Yahoo is the legacy Web 1.0 brand that just won’t get dragged and dropped into the trash bin of history, and that’s largely thanks to Verizon’s tireless efforts to keep it going after buying the company a few years ago for nearly $5 billion. This time around, the telecom giant actually wants to expand the Yahoo brand to all of its consumer-facing web properties with a new series of subscription offerings organized around what it’s calling Yahoo Plus, according to a new report from Axios.
It’s important to mention right now, before we go any further, that the official Verizon Media Group branding provided for Yahoo Plus stylizes it as “Yahoo!+,” with that deranged cousin of the interrobang slapped onto the end of it. Apparently “Oath,” which was the previous incarnation of Verizon Media Group and technically the division that swallowed Yahoo after the acquisition, was not the end of the company’s poor naming decisions.
If Yahoo Plus (we’re going to drop the exclamation point and the plus sign) sounds like a streaming service, you’re right. It certainly does, but it’s not. Yahoo Plus will instead be a kind of hybrid media portfolio of various Yahoo products and services, including its finance platform; its very-much-still-alive email platform; its media properties, including Engadget and TechCrunch; and its fantasy sports service, among others. But in all seriousness, there is a sizable business here: Verizon tells Axios it already has 3 million existing customers of subscription products it offers across services like Yahoo Finance and Yahoo Fantasy.
In some cases, customers of Yahoo Plus will pay for extra premium features, while in others — like the existing subscription version of Yahoo Mail called Yahoo Mail Pro — you’ll pay to remove ads, Axios reports. We don’t know how Verizon plans to bundle this as Yahoo Plus, or whether it will charge for each one separately and how much.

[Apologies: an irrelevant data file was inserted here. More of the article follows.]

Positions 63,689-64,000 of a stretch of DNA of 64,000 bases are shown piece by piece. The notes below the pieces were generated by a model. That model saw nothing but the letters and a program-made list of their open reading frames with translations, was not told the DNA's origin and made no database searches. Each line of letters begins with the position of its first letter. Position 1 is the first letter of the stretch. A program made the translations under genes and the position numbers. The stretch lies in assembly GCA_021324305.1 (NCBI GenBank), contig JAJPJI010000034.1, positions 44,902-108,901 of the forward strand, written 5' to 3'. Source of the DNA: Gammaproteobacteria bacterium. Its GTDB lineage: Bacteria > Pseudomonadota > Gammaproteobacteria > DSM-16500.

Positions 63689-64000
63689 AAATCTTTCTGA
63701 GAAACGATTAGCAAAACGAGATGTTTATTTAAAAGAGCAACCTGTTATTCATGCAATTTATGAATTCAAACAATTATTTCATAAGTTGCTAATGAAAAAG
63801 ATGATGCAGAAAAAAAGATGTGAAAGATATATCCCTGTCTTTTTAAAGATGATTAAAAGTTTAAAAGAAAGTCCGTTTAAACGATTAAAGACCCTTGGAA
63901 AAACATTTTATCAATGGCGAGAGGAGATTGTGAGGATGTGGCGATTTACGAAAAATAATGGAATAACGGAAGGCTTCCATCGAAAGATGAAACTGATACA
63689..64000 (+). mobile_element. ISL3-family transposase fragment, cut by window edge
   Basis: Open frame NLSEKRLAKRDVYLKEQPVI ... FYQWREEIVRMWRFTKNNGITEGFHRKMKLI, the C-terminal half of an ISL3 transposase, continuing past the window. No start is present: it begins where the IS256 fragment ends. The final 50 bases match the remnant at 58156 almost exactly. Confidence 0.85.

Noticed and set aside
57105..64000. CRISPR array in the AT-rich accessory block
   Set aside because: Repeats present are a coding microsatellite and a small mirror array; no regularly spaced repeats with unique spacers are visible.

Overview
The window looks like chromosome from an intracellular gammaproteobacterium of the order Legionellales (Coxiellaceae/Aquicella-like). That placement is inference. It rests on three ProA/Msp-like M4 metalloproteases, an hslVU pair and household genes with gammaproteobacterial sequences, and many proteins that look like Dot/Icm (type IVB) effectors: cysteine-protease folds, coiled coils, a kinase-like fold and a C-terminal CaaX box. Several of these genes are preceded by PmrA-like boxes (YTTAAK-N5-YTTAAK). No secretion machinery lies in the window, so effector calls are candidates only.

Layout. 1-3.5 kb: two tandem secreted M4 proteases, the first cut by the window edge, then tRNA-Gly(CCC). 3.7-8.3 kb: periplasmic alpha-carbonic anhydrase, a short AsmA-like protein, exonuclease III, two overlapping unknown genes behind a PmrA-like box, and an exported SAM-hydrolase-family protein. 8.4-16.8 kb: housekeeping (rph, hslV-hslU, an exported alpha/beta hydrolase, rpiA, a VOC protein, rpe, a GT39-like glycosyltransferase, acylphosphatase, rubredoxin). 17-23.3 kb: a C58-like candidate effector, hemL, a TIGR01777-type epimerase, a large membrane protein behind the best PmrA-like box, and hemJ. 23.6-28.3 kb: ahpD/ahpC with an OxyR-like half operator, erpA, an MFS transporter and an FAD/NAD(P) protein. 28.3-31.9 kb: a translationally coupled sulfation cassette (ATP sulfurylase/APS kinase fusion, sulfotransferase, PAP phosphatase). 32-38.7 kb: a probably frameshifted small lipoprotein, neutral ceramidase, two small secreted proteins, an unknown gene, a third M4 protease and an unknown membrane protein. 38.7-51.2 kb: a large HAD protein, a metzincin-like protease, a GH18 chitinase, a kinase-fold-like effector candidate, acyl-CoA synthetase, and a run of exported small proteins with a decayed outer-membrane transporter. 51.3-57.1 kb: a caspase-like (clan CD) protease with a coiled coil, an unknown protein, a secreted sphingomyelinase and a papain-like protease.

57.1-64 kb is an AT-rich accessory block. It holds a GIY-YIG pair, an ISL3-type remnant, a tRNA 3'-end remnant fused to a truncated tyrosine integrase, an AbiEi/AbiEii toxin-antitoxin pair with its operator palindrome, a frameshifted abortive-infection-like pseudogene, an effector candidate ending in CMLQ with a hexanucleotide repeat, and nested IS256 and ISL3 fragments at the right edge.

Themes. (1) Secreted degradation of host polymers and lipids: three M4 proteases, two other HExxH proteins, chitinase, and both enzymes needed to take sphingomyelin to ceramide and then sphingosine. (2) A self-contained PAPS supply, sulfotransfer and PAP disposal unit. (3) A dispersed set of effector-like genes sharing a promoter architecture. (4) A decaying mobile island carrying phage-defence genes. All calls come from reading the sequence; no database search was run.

The bigger picture here is that Verizon is acknowledging a hard reality after the write-down of its entire media business back in 2018 (just a year after the Yahoo deal closed) and the unceremonious end of its unsuccessful proto-Quibi streaming app go90. And that is that the whole targeted advertising play it was hoping to pull off by combining its telecom analytics, AOL, Yahoo, and its various other corporate tentacles is simply not equipped to take on the Facebook-Google duopoly in online advertising.
So Verizon is now trying subscription models. Those are certainly all the rage in media these days. After all, collecting recurring direct payments from consumers is the only surefire way to inject any stability in an ad market largely dominated by Big Tech and susceptible to cataclysmic downturns, like what happened last year when the COVID-19 pandemic set in.
That brings us back to Yahoo Plus. While it may seem silly to continue leaning on the brand perhaps best known for signaling an email address that’s remained unchanged since high school, the Yahoo brand is admittedly resilient and about as close to a household name in websites as you can get outside the major Silicon Valley corporations.
”Yahoo is the future of our consumer facing brand,” Joanna Lambert, Verizon Media’s consumer chief, told Axios. “From a strategy perspective, we have enormous scale that is unlike most media companies in the world. The question becomes, ‘how do we take that audience and drive them from being free users to subscribers of really valuable paid offerings?’”
Lambert is right about the massive scale of Yahoo properties — they’re still among the biggest on the web. And if Verizon can somehow pull off a series of subscription services that actually complement its ad business, then it’ll have truly breathed new life into the Yahoo name. We’re just still a little unsure on the whole “Yahoo!+” thing. Let’s hope it rethinks that.